|  April 12, 2016

When you should negotiate a job offer, and when you shouldn’t

Since today is equal pay day, I thought it’d be the perfect time to discuss negotiating job offers.

When I think back to the many clients I’ve worked with who’ve landed new jobs, there is one question that always remains before we’re signed, sealed, and delivered… and that is:

Should I negotiate my job offer?

While I am all about “asking for more” the answer is not as simple as yes or no. For men and women, whether you should negotiate your job offer depends on a number of factors.

negotiate job offer

When you should absolutely negotiate your offer

If during the interview process you discussed what your salary expectations were, the recruiter or Hiring Manager didn’t tell you that was unrealistic, and the offer didn’t meet those expectations.

If you find yourself in this situation, you should absolutely negotiate. You can very politely say, “during the interview process, we discussed a salary in the range of $X-$Y. If we could get there, I would be happy to accept the offer.”

You didn’t discuss compensation at all during the interview process, and the offer doesn’t meet your expectations for one of the reasons below…
  • You’re currently earning more than what is outlined in the offer and you’d like to see an increase in order to make a move. If that’s the case, you should bring this point into your negotiation and be transparent about your current compensation.
  • The offer is out of line with the market: If you’ve done your research on what the market is paying for a certain type of role (more on this here) and the offer doesn’t meet that $, that is another good reason to negotiate.
  • Lots of other reasons: If you didn’t have a prior discussion on salary and don’t feel the offer is fair for any number of reasons, you can and should definitely negotiate. The worst they can say is no.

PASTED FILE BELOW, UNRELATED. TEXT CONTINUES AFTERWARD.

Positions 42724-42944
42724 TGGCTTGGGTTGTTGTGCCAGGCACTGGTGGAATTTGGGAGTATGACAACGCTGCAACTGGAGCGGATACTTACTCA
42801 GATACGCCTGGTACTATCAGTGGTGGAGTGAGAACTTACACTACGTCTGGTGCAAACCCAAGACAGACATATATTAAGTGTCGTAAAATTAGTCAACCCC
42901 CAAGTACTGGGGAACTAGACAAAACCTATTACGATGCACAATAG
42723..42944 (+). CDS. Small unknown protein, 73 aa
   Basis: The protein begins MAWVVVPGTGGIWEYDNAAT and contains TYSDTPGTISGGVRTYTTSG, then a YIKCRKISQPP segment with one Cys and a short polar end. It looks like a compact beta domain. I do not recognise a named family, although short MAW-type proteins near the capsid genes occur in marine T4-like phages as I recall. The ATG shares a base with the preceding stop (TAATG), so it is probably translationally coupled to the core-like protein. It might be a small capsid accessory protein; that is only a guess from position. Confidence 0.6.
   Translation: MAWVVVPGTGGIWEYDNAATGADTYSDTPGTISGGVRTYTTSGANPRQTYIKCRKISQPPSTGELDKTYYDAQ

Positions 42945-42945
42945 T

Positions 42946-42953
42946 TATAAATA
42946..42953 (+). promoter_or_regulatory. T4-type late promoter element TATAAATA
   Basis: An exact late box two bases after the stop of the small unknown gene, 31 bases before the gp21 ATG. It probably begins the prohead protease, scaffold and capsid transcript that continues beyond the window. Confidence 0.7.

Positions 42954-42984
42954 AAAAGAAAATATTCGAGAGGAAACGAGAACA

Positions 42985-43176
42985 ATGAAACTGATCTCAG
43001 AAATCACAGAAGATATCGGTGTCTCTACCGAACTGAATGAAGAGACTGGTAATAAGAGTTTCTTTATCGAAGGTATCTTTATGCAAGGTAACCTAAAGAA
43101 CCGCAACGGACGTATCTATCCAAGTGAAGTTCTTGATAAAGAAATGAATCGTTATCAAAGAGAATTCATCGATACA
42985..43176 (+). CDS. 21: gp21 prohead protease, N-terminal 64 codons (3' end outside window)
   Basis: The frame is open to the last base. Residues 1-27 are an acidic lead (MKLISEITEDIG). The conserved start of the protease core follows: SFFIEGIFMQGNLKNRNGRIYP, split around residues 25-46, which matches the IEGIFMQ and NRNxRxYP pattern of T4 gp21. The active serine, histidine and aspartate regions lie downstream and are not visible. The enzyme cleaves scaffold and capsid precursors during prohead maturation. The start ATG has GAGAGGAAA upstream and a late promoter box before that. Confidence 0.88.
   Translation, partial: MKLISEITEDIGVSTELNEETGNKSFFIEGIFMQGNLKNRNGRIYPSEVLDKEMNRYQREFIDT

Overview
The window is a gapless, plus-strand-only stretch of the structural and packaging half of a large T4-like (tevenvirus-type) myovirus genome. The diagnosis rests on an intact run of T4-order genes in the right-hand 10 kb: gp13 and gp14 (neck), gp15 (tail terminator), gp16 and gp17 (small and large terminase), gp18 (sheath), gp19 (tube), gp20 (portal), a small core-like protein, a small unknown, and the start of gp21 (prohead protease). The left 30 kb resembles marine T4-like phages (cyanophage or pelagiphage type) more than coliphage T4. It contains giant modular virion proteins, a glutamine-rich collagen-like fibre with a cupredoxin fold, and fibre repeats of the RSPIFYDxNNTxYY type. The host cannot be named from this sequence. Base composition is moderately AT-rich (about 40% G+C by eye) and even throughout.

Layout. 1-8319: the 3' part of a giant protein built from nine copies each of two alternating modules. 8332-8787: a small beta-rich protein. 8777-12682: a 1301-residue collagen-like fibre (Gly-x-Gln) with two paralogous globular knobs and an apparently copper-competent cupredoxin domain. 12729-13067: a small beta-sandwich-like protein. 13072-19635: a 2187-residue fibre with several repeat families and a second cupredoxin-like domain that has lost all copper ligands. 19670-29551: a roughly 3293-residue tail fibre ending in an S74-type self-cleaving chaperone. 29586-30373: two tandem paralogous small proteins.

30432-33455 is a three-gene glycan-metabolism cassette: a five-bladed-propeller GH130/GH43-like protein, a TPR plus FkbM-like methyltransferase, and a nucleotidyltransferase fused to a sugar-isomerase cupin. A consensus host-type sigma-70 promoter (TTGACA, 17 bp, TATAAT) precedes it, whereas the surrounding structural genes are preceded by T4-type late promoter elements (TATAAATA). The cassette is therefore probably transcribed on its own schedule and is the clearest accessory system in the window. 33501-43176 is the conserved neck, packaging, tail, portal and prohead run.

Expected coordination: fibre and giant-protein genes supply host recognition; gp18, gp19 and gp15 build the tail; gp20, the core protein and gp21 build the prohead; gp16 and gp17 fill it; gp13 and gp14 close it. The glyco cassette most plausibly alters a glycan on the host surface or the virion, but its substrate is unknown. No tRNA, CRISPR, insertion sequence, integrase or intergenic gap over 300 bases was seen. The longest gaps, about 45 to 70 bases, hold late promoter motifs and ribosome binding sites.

Here are a few things to remember before you negotiate:
  • Always be gracious and show your appreciation for the offer and excitement about the job. No one hiring you wants to feel like it’s only about the money.
  • Be informed and back it up. Making a strong case for why you’re asking for a certain salary will increase your likelihood of getting it.
  • Don’t make it personal. Never bring personal issues into a negotiation with a new employer. If you can’t pay your rent, or your gym membership, that’s not your employer’s issue and it’s not going to help you make your case.
  • Opt for phone over email. This stuff can be sensitive and you don’t want to leave room for any misinterpretation which can happen in email.
  • They want to hire you! If you approach respectfully and have good rationale to back up your ask, it’s highly unlikely the offer is going to disappear. Remember, they gave you an offer! Their goal is to hire you!

When you probably shouldn’t negotiate your offer:

I know there are people out there who say that you always have to ask, but I completely disagree with that. There are definitely certain situations where this is not the right move.

You already agreed on compensation with the recruiter or hiring manager and the offer reflects that.

There are exceptions here of course but it doesn’t look great to go back on your word. The reason why recruiters sometimes want to discuss these details ahead of time is to make sure they have the budget to give you an offer before they waste more of their time or yours.

I’m not saying you can’t change your mind about what you want, but it the person on the other end already feels that the topic has been clearly addressed, they’re not likely to be flexible.

The offer is generous and meets/exceeds your expectations

Not all companies are trying to pay you as little as possible to get you on board. That’s actually a pretty bad strategy because it makes you poachable to other companies.

Best in class companies will bring their A game and pay you what you’re worth on the first shot. If you feel like the offer is generous, you don’t need to negotiate just for the sake of it. Companies who take this approach also have very little wiggle room.

The offer is in line with the market, even if it’s less than what you’re currently making

Maybe you’re making a lateral move or even a step back to get into your dream company and/or job. In this case, an increase in salary may not be in the cards. That being said, unless that expectation was already set, you may still want to open the discussion.

Hope this helps you tackle this complex topic. Good luck with your negotiation and go get some $!

Did you enjoy this post? Get tools, templates, and advice delivered straight to your inbox